Chimpanzees: An Unnatural History
Save the Chimps Pays Tribute to Lou (July 2011)

From Save the Chimps:

Save the Chimps bid a sad farewell on Thursday, July 7, to one of our elder statesmen, Lou. Lou was born sometime between 1963 and 1964 in eastern Africa, and was captured and sent to Holloman Air Force Base in New Mexico in 1966. He spent the next 35 years in a cage, used repeatedly as a biomedical research subject and later as a breeding male. He eventually ended up in the custody of The Coulston Foundation (TCF), a research lab in Alamogordo, NM.

Lou’s life changed dramatically when TCF went bankrupt, and Save the Chimps rescued Lou and more than 260 other chimps. At the time, Lou was living with several other elderly male chimps, including Jeb, Roman, and the late George and Ted. Lou and the other “old men” quickly captured the hearts of Dr. Carole Noon and her team of caregivers. Lou had a very outgoing, friendly, and relaxed demeanor that endeared him to everyone he met. He always had an enthusiastic greeting for his caregivers, panting heartily and gazing into our eyes.

Lou eventually became the leader of a chimpanzee family, earning a reputation as a bit of a ladies’ man! Lou also had a cameo appearance in the Nature documentary “Chimpanzees: An Unnatural History,” but there was no sign that his 15 minutes of fame had gone to his head. He remained the kind and charming gentleman he always was. Lou and his family left their old lab cages behind forever in March 2007 to move to his new island home—called Lou’s Island– in Florida. Joined by his friends Olivia, Opal, Bam Bam, and Shellie, Lou was at last able to roam freely and enjoy the grass, trees, and hills that his island offered him. He had a favorite spot under the first platform, and would often neatly spread out a blanket to sit on as he enjoyed the fresh air and blue skies.

lou-mezz

 
Lou was quite skilled at building massive nests of blankets—works of art that were the chimp version of a La-Z-Boy recliner. And like any typical retiree, Lou enjoyed spending a lot of time in his “recliner”, feet in the air and toes intertwined. He developed a friendly rivalry with his old friend Jeb, but never had a cross word for anyone (well, except maybe when he was displeased with young Braedon paying attention to the ever-popular Amanda.) He always comforted other chimps who were upset.

At times Lou was a picky eater, so his caregivers always made sure to spend extra time with him to encourage him to eat. He obviously enjoyed this special attention. Avocadoes and cooked potatoes were favorite foods, and he loved guzzling grape juice or protein shakes. Rumor has it he also really enjoyed an occasional snack of Doritos.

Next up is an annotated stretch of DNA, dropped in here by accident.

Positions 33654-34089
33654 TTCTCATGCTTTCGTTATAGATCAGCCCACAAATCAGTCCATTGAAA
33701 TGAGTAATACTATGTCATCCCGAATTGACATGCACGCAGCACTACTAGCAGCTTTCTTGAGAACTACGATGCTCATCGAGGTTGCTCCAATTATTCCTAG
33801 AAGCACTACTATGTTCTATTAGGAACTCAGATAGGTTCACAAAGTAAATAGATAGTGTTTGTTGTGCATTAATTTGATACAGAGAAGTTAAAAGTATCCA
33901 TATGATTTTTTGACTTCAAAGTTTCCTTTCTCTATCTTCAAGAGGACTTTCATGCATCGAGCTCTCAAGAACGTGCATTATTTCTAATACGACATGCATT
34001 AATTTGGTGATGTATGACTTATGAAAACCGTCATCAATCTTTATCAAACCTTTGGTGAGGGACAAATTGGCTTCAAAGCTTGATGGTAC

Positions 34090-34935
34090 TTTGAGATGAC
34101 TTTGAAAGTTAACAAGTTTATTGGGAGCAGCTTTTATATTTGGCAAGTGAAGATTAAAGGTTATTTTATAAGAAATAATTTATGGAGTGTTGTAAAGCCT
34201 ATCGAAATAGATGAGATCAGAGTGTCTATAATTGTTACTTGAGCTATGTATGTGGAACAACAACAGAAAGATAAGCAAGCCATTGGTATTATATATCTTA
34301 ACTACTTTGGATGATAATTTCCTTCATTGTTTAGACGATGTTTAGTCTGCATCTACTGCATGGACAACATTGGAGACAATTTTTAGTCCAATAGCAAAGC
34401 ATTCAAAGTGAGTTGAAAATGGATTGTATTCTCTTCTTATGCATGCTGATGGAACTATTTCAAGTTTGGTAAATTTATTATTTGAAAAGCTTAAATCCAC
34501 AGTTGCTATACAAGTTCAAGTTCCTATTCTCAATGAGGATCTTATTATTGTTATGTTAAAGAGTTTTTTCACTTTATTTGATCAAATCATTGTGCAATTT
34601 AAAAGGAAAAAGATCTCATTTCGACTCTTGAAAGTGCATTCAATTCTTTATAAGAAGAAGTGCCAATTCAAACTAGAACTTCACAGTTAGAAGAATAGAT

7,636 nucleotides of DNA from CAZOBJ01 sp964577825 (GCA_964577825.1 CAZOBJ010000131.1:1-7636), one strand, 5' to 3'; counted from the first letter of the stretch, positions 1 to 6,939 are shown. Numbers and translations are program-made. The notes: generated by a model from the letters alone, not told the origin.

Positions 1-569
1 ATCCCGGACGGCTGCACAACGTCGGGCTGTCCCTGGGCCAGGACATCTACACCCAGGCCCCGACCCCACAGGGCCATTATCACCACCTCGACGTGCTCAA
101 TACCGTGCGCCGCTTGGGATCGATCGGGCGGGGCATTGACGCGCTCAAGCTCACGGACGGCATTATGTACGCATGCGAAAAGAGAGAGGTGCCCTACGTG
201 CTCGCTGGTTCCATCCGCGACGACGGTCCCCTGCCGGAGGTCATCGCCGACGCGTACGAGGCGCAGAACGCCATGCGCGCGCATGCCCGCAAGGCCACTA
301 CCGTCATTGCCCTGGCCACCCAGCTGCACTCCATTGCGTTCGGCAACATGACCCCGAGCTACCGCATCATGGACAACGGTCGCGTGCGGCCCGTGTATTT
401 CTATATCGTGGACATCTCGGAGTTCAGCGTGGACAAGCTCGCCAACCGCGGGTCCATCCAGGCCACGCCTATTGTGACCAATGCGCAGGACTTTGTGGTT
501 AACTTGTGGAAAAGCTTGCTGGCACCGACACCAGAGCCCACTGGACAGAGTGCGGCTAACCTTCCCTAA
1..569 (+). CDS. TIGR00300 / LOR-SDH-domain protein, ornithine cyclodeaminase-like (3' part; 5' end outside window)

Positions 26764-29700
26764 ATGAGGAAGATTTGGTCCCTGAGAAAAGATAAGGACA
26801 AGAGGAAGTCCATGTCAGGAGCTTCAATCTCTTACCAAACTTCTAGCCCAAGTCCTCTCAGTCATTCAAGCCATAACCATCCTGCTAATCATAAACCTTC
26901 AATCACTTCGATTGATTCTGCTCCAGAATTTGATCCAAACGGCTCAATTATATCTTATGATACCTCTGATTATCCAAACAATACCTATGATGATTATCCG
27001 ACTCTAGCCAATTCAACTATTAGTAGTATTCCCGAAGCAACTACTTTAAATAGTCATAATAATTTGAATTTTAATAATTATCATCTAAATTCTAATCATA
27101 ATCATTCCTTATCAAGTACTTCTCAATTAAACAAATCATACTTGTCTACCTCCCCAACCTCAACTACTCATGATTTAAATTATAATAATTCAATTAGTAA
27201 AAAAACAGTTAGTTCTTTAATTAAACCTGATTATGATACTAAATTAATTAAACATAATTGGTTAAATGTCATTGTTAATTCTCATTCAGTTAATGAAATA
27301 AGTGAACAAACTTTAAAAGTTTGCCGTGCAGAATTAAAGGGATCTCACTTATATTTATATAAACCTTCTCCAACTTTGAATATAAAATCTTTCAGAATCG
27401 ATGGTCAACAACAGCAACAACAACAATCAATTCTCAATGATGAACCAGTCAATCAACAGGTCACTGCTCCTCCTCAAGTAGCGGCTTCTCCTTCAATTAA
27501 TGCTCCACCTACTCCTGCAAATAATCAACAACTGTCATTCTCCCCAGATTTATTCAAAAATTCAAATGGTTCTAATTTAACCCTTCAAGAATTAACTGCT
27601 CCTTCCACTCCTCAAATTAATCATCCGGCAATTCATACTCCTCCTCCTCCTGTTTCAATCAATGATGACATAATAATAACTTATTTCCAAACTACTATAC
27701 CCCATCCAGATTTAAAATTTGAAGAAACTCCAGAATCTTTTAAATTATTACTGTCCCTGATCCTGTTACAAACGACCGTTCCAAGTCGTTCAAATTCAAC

Lou fathered 29 children during his years as a breeder, including 7 residents of Save the Chimps: Tammy, Vanna, Cori Lyn, Pele, Bradley, Joey, and Jude.

Lou passed away suddenly while in the company of his chimpanzee family. He had just been given a mid-morning treat not fifteen minutes before, and had eaten a good breakfast that morning. Our veterinarian was in the area, and the chimps alerted her to his collapse. They refused to leave his side, however. The chimps’ love and concern, as well as confusion and sorrow, was evident. Although test results are pending, it is most likely that Lou died of sudden heart failure.

Lou’s loss has hit us all hard, but we are comforted by the fact that he passed peacefully in the company of his chimpanzee family, safe in a sanctuary. There is no doubt that we will deeply miss this amazing person. As one of his caregivers, Eron, put it, “He was the sweetest chimp I have ever met.”

You can watch a slideshow of Lou and learn more about the organization, Save the Chimps, on their website.

  • David

    I was glad to read, in the last paragraph, “…this amazing person”. So many, perhaps most, people are of the mind that animals and unthinking brutes only living lives of “response”. Totally untrue! Animals I have owned or worked with all my life have been thinking and reasoning individuals and I have been proud of each. That Lou was thought of as “a person” only strengthens my belief. David Stanley, San Diego

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